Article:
He hadn’t heard her voice in two years.  Of course, he’d seen all her movies and most of her television appearances and interviews.  But, he hadn’t really heard her.

 

“I, um, it’s been awhile,” she stuttered, “but I saw an article about your exhibit in the Observer.  I’m really proud of you.”

 

“I didn’t know you could get the New York Observer out here in L.A.,” he teased, gaining confidence.

 

“What did you just say?” she asked.

 

“Hit the brakes.”

 

“What?”

 

“Jake, I’m serious, brakes!” he laughed.

 

She glanced in her rearview mirror just in time to see the taxi at the end of her driveway.  She slammed on the brakes, only about four feet from the cab.

 

“Thank you,” Hamilton lauded as he emerged from the backseat of the taxi, holding the cell phone to his ear.  He turned to pay the cab driver as he continued to listen to Jake, curious and hopeful about how this would turn out.

 

“Well, it was nice talking to you, but I have to go,” she said in a tone that was too hard for him to read.

 

He turned to look at the car.  He met her eyes in the rearview mirror.  His cab pulled away.

 

“The love of my life just turned up at the end of my driveway, and I’m pretty anxious to see him,” she added reassuringly.

 

“Bye,” Hamilton said with a grin. 

 

He hung up his phone and dropped his bag.  Jake put her car into park and turned it off.  She tossed the cell phone on the seat and tried to gain some composure.  Slowly, she got out of the car.  She looked at him, fidgeting.  Neither of them was capable of breaking the look they shared.  Jake was the first to speak.

 

“I was on my way to the airport.”

 

“Oh.  I’m sorry,” was all Hamilton could manage, yet he hadn’t lost the hope she’d given him a moment before.

 

She shrugged, “You just saved me the trip.”

 

He raised his eyebrows and tilted his head, trying to make sure the implication was what he thought.

 

“I was going to New York.  I was going to see you,” she explained.

 

“You shouldn’t be doing that,” he said with an air of chastisement.

 

“Why not?” she inquired.  She didn’t get it.

 

Slowly, he began the speech he’d been practicing, “Because I’m the one who screwed up.  I should have been on that plane with you two years ago.  I was a selfish, stubborn idiot.  I’ve spent the past two years wondering how I could fix things.  I think this might be the first step.”

 

“Neither one of us was willing to compromise, and maybe that was okay then,” Jake said, knowing it was really only her who was selfish. 

 

“I’m beyond ready to compromise now, though,” Hamilton insisted.

 

Jake smiled and said, “So am I.”

 

Slowly, he made his way to her.  She let him cover the entire distance.  It wasn’t really a metaphoric gesture.  She just didn’t think to move.  He stopped right in front of her.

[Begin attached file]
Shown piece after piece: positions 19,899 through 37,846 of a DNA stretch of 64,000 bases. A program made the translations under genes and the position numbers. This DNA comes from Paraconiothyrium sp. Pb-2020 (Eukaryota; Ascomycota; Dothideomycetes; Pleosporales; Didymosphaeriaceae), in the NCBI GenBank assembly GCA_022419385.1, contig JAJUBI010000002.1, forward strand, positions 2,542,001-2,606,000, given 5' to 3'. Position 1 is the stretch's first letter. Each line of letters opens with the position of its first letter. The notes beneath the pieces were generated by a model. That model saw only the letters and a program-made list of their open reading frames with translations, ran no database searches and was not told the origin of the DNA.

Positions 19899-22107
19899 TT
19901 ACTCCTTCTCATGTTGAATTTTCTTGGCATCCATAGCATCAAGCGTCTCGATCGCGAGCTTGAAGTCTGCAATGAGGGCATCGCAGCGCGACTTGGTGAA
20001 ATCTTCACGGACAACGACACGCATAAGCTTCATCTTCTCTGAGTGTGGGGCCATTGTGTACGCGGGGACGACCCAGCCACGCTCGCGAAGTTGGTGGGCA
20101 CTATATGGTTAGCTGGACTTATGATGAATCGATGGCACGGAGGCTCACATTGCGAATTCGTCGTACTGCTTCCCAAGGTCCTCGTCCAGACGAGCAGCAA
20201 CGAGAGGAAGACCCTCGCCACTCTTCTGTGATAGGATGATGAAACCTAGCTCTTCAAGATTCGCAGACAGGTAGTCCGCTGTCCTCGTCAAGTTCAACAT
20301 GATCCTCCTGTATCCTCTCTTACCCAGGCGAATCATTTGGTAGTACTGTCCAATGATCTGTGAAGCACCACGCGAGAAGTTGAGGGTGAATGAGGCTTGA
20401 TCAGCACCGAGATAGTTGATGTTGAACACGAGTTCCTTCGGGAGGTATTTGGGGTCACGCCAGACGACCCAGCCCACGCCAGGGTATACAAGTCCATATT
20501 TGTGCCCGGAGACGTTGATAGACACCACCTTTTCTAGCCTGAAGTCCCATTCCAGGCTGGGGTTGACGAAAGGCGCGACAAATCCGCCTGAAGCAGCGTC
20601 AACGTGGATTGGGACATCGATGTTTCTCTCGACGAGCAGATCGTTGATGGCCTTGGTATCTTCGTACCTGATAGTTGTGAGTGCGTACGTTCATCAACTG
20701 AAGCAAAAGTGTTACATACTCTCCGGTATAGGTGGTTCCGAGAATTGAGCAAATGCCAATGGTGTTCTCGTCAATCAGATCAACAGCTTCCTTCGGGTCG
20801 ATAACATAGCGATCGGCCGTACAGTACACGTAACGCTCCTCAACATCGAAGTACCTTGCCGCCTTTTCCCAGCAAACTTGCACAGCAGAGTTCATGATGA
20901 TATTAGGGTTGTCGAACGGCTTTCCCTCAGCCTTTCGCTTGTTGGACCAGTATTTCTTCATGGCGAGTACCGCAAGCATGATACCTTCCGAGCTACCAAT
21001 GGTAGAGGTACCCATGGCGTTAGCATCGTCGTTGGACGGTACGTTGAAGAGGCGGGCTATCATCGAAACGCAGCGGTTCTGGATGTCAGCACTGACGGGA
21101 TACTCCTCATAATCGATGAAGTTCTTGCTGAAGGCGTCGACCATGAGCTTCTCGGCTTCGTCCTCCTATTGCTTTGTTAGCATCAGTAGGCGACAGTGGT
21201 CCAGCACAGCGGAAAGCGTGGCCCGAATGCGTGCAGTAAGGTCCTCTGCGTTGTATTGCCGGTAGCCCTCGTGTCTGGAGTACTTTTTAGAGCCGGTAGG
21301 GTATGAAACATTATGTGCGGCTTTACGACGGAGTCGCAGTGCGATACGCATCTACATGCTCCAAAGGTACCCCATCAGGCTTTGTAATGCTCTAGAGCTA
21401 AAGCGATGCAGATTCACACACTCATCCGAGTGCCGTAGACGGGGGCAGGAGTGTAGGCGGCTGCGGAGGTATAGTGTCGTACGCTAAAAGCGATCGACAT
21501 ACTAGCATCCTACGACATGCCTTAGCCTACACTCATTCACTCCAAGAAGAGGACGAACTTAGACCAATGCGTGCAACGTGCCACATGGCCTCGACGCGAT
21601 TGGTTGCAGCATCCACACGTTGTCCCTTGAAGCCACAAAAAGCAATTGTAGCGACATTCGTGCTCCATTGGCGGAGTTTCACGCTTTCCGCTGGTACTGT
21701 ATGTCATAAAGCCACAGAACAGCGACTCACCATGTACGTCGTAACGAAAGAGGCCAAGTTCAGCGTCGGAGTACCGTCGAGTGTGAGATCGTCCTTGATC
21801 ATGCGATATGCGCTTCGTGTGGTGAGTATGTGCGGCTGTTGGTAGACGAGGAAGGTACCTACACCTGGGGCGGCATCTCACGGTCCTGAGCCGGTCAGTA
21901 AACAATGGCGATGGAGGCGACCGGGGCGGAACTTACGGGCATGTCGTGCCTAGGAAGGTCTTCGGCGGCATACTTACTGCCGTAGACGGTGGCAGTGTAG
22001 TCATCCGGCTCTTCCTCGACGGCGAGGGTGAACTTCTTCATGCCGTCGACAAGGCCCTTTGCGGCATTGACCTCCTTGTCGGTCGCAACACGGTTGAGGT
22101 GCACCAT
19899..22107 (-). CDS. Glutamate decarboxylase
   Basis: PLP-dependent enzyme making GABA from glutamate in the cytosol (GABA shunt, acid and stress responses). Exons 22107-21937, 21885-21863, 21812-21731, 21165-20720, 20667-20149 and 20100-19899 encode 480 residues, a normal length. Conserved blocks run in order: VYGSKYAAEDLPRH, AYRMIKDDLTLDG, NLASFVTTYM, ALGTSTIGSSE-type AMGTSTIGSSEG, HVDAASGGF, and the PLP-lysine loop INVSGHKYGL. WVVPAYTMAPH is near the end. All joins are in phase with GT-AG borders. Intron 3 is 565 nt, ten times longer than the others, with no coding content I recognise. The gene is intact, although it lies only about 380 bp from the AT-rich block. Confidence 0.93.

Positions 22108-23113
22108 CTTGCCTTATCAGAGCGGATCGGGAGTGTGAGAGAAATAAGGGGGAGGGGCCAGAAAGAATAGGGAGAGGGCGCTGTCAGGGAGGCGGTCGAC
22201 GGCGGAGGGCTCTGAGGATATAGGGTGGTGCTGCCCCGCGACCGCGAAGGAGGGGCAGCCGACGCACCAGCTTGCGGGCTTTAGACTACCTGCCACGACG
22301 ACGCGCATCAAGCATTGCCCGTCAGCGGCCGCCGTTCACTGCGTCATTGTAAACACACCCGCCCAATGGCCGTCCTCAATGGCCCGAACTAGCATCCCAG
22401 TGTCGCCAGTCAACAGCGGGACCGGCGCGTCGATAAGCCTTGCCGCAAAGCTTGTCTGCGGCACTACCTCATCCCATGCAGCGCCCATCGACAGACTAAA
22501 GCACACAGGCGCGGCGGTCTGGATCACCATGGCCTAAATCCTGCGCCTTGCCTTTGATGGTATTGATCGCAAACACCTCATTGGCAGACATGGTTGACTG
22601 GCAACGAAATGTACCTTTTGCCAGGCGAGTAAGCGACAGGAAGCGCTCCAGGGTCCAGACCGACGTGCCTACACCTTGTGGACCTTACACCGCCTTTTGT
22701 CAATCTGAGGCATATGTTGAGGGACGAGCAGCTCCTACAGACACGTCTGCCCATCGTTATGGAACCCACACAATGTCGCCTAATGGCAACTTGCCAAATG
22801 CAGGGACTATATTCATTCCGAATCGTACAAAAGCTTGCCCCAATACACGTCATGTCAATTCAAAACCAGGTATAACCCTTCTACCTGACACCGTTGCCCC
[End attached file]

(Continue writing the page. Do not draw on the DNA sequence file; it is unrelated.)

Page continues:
“About this Landon guy…” Hamilton trailed off. 

 

He didn’t really know how to ask what he wanted to ask.

 

“He’s inside, actually,” Jake began, “but he’s moving out.”

 

Hamilton nodded, sighing with some relief.

 

“And what about you?  I mean, is there anyone…” Jake laughed at her awkwardness, “You’re not sleeping with Amy Wood, are you?”

 

Hamilton laughed, feeling suddenly at ease.

 

“You know what?  I actually considered it, but then she got me talking about you, which got me thinking about you.  It was something I had been avoiding, but once I started, I couldn’t stop.  I got Will to tell me everything, including the real deal about the boyfriend.”

 

“It’s not as bad as it probably sounded,” she said looking down. 

 

“I was hoping it might be worse,” he said boldly, “I was looking forward to being your knight in shining armor.”

 

Jake laughed.  He always wanted to be her hero.  In many ways, he always had been.  In high school, he’d kept her sane when her life should have driven her crazy.  In college, he helped her create a self-confidence that felt so natural she sometimes couldn’t remember the insecurities that used to engulf her.  Throughout everything, even at that moment, he was capable of making her feel loved when no one else seemed up for the job.  Whenever she got scared and tried to run away, he put everything into perspective for her.  He never manipulated her or made her stay.  And, when she really did need to go, he let her.  He even took the blame for it so she could escape guilt-free.

 

And there he was again, present at the exact moment she needed him.

 

“You’ll always be my hero, Hamilton,” she said with enough cheesiness to hide how much she actually meant it.

 

He was, though, as usual, onto her.  And, as usual, he didn’t mention it.  He simply closed the tiny space between them, unable to believe it had begun as three thousand miles.

 

“What I really came here to say, Jake, is that I love you and, if you’re ready, I want to be with you again.”

 

She smiled.  She knew he had always understood the circumstances of their break-up better than he let on.

 

“I love you, too, Hamilton.  I never stopped loving you.  I just needed a—“

 

“Shh,” he cut her off, not wanting her to take the blame.

 

He did, in fact, regret not going with her to L.A.  He knew it was the right decision, but it was an agonizing one and the beginning of the most painful time in his life.  The payoff was pretty amazing, though. 

 

He looked at her, thinking she looked so much more beautiful in person than on a movie screen.

 

“God, I missed you,” Hamilton said after a silent, slow, steady move toward her lips.

 

She closed her eyes, ready for the kind of kiss she’d spent the past two years trying to forget.  It didn’t take either of them long to remember as they came together—in a kiss, in the present, and in life.

 

The End